Archive | October, 2014

The Imitation Game (2014)

21 Oct

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There is something disconcertingly unsatisfying in the fact that the complex life of master mathematician, cryptanalyst and key figure in the outcome of World War II, Alan Turing (played by a magnificent Benedict Cumberbatch), is relayed here in such formulaic fashion. Turing was an enigmatic man: fiercely intelligent but emotionally distant, impersonal and difficult — yet his very genius relied on him being just so. While Morten Tyldum does attempt to unravel Turing’s tale and character by touching on his formative years at school and his ultimately tragic postwar fate, the focus here is on Turing’s work at Bletchley Park during World War II and his pioneering work on cracking the Enigma code.

Tyldum might have been best served sticking to that aspect of Turing’s story alone, as the sporadic flashbacks to his school days add little texture, while the postwar scenes are a diversion that only serves to highlight the eventual injustice afforded to a war hero on the basis of his homosexuality. Of course, Turing’s sexuality was a key aspect of his character, yet it is glossed over to such an extent that it sits rather uncomfortably.

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Still the Enemy Within (2014)

19 Oct

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The British miners’ strike of 1984 to ’85 was a wholly divisive and socially transformative industrial action that threatened to paralyse the country and bring down Margaret Thatcher’s government. It was the last great battle cry of the socialist unions, fed up with the Tory diktat of rampant privatization of British industry but ultimately one that served to signal the end of overt unionist power. The struggle was pitched as “Arthur’s army” (after influential National Union of Mineworkers’ leader Arthur Scargill) versus the enemy within, a vicious moniker coined by Thatcher to describe the striking miners. “Still the Enemy Within” is the unashamed and wholly single-minded story from the miners’ perspective of those dark days that came to define Thatcher’s decade-long reign and that changed a country forever.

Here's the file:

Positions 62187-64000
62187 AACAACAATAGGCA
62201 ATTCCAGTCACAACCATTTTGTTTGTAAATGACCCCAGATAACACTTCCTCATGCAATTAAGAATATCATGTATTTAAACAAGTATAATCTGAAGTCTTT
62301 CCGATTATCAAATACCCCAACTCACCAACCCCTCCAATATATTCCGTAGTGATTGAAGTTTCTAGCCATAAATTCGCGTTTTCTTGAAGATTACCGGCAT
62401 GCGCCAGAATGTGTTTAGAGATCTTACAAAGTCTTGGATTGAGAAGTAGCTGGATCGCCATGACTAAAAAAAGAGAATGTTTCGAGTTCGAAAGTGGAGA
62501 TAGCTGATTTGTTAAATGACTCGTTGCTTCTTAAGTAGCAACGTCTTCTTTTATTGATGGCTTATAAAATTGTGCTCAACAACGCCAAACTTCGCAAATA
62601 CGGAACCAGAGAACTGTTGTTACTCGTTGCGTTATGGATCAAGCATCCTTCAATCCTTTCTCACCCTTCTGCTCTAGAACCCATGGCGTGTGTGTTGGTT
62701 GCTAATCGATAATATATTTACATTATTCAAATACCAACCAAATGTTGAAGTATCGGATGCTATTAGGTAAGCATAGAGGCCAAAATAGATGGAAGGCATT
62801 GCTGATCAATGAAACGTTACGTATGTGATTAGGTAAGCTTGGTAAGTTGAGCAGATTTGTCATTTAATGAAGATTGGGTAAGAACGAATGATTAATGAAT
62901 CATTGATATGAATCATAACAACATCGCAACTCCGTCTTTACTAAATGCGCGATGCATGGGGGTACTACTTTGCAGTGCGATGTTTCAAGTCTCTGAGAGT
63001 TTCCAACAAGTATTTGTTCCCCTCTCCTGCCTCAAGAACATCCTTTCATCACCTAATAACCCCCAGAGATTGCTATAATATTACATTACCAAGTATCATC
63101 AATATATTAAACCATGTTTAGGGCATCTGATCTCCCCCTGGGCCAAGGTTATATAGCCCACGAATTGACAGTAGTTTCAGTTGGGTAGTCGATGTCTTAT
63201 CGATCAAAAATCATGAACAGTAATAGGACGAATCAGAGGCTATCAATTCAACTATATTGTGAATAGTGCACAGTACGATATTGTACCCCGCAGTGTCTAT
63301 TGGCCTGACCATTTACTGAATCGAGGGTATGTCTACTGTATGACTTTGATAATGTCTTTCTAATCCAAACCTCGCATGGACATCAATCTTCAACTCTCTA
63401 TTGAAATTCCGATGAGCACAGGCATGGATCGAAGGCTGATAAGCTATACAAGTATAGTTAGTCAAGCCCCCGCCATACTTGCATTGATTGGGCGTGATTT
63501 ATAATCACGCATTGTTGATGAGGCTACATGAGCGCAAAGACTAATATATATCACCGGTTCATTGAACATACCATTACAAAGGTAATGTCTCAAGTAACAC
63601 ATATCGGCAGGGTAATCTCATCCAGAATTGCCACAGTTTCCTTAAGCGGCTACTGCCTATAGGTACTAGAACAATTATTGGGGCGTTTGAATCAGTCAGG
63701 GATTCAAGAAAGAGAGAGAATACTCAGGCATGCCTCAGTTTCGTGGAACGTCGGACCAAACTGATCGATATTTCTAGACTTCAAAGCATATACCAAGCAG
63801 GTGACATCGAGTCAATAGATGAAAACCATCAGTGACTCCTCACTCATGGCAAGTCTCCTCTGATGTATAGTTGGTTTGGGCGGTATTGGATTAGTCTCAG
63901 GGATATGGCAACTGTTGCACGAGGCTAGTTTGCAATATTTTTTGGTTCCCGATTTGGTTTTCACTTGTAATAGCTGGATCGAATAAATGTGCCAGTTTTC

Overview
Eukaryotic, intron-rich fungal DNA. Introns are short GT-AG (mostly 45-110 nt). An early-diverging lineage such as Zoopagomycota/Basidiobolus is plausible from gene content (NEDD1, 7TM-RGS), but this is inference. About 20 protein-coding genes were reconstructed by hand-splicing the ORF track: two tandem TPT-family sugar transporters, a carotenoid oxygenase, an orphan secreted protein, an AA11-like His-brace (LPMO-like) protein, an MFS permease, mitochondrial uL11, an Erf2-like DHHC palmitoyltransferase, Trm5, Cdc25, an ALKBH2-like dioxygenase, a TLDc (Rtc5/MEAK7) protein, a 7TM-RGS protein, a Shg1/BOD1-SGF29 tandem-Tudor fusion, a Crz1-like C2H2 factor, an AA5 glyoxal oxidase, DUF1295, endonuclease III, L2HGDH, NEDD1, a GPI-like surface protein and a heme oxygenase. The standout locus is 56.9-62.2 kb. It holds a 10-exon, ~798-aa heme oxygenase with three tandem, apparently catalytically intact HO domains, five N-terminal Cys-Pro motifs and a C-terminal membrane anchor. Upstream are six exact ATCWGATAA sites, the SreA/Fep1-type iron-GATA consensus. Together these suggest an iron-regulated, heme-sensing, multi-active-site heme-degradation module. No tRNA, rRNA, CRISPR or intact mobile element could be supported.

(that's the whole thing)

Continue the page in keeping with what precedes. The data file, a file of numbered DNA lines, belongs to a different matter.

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The Equalizer (2014)

1 Oct

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Proponents of above-average 1980s TV shows may recall a gruff and mysterious Edward Woodward in a stellar turn as shady agency-type Robert McCall meting out deserved vengeance on all manner of ne’er-do-wells. Its premise revolved around McCall — haunted by his past life — offering to put things right by helping those in need against forces of evil, in effect equalizing rights and wrongs. It was an interesting concept, legitimizing violent revenge by instilling its hero with a fierce moral compass. No wonder then that the show has been afforded a big screen adaptation, bought into the 21st century by “Training Day” tag team Antoine Fuqua and Denzel Washington.

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